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    PeterSP
    @PeterSP
    When you say chomp are you talking about the concept of consuming input, about the chomp parser, about some feature of serde, or something else?
    Tim
    @tikue
    yeah I just mean the general idea of consuming bytes off the wire
    PeterSP @PeterSP nods
    Tim
    @tikue
    is your protocol length-delimited?
    PeterSP
    @PeterSP
    nope :D It's newline-terminated
    (And urlencodes newlines that occur in input)
    Tim
    @tikue
    ah ok, so probably the transport will need to continually read into an internal buffer until it sees a newline
    before calling deserialize()
    since you can't block on reading from the TcpStream in futures
    Tim
    @tikue
    Tokio actually has a lines codec you can reuse for that part: https://github.com/tokio-rs/tokio/blob/master/tokio-codec/src/lines_codec.rs
    So you'd basically start with that codec and then layer on the serialization part
    PeterSP
    @PeterSP
    Nice!
    Tim
    @tikue
    @PeterSP I thought about your protocol yesterday, and one problem is that tarpc requires a transport that implements a multiplexing protocol. So for instance your request would need to be tagged with a request number
    Does your Client assume first request in first response out?
    Tim
    @tikue
    err, of course, one way around that (if your client transport absolutely cannot multiplex) is to open a new connection for each request :o)
    you'd probably want the server side transport to limit itself to reading one request, via take(1) or something
    PeterSP
    @PeterSP
    The service currently expects a new connection per each request I think, using UNIX sockets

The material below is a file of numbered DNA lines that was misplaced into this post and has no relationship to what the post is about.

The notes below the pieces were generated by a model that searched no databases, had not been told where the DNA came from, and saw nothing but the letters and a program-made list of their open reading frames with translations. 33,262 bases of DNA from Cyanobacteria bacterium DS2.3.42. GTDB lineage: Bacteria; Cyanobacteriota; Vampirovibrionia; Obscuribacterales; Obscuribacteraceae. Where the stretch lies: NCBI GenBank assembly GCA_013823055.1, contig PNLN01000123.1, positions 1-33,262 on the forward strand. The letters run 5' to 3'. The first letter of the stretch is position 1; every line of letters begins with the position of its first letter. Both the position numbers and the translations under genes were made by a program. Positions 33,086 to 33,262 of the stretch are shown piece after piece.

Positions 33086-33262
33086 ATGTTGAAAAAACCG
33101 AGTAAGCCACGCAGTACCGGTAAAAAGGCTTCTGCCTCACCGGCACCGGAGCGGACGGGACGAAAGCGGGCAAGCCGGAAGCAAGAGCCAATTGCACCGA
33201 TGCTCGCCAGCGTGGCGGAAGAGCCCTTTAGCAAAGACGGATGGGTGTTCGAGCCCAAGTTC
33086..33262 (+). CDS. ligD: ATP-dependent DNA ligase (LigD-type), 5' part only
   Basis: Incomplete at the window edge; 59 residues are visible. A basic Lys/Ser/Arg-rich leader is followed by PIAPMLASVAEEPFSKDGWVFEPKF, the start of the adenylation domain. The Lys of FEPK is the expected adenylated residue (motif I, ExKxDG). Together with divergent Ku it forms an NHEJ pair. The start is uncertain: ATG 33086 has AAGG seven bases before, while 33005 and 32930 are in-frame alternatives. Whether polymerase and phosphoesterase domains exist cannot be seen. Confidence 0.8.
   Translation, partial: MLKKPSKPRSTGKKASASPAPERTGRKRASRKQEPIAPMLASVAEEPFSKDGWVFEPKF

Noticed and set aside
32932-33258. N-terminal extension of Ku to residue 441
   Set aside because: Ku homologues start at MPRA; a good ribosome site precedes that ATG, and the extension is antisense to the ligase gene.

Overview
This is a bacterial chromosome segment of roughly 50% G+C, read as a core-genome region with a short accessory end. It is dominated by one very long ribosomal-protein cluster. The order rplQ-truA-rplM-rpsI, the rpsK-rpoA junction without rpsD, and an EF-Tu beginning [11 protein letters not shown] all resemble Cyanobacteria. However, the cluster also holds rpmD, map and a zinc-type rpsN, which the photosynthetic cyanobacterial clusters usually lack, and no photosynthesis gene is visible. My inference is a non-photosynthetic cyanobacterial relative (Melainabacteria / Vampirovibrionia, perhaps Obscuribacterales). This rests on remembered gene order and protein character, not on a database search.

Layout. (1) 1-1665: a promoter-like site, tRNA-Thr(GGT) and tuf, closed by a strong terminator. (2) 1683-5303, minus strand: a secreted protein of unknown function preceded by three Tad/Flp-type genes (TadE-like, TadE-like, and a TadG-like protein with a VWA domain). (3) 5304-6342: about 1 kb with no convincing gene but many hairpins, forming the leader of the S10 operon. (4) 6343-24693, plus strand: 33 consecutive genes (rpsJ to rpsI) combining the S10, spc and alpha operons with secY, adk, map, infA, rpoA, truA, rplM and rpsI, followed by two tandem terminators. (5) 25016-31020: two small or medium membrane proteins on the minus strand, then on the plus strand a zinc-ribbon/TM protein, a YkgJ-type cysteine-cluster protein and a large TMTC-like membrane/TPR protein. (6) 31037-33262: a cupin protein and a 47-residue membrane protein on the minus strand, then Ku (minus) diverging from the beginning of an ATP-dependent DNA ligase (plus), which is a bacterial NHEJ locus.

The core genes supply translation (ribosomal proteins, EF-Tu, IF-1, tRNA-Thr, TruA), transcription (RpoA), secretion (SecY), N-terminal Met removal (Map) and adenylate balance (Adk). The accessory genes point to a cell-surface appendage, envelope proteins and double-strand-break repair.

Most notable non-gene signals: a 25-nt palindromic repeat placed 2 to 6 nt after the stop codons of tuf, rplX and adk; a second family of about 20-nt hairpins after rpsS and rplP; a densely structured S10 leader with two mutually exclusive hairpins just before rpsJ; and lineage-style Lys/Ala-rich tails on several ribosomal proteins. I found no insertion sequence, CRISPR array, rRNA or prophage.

Tim
    @tikue
    ah, in that case, you can just always tag it with id 0 :D
    Hikarakuyo
    @Hikarakuyo_gitlab
    Well is this chat still used?
    Tim
    @tikue
    @Hikarakuyo_gitlab I'm still here
    Yi Wang
    @yiwang
    not sure if I missed any thing, try to run cargo build on master and failed
    % cargo run --bin server
       Compiling tarpc-lib v0.6.0 (/tarpc/rpc)
       Compiling tokio v0.1.22
    error[E0432]: unresolved import `futures::try_ready`
      --> rpc/src/server/mod.rs:21:5
       |
    21 |     try_ready,
       |     ^^^^^^^^^ no `try_ready` in the root
    
    error: cannot determine resolution for the macro `try_ready`
       --> rpc/src/server/mod.rs:337:17
        |
    337 |                 try_ready!(self.as_mut().channel().poll_flush(cx));
        |                 ^^^^^^^^^
        |
        = note: import resolution is stuck, try simplifying macro imports
    
    error[E0437]: type `SinkError` is not a member of trait `Sink`
      --> rpc/src/transport/channel.rs:54:5
       |
    54 |     type SinkError = io::Error;
       |     ^^^^^^^^^^^^^^^^^^^^^^^^^^^ not a member of trait `Sink`
    
    error[E0437]: type `SinkError` is not a member of trait `Sink`
      --> rpc/src/transport/mod.rs:86:5
       |
    86 |     type SinkError = S::SinkError;
       |     ^^^^^^^^^^^^^^^^^^^^^^^^^^^^^^ not a member of trait `Sink`
    
    error[E0220]: associated type `SinkError` not found for `futures_sink::Sink<<Self as transport::Transport>::SinkItem>`
      --> rpc/src/transport/mod.rs:27:47
       |
    27 |     Self: Sink<<Self as Transport>::SinkItem, SinkError = io::Error>,
       |                                               ^^^^^^^^^^^^^^^^^^^^^ associated type `SinkError` not found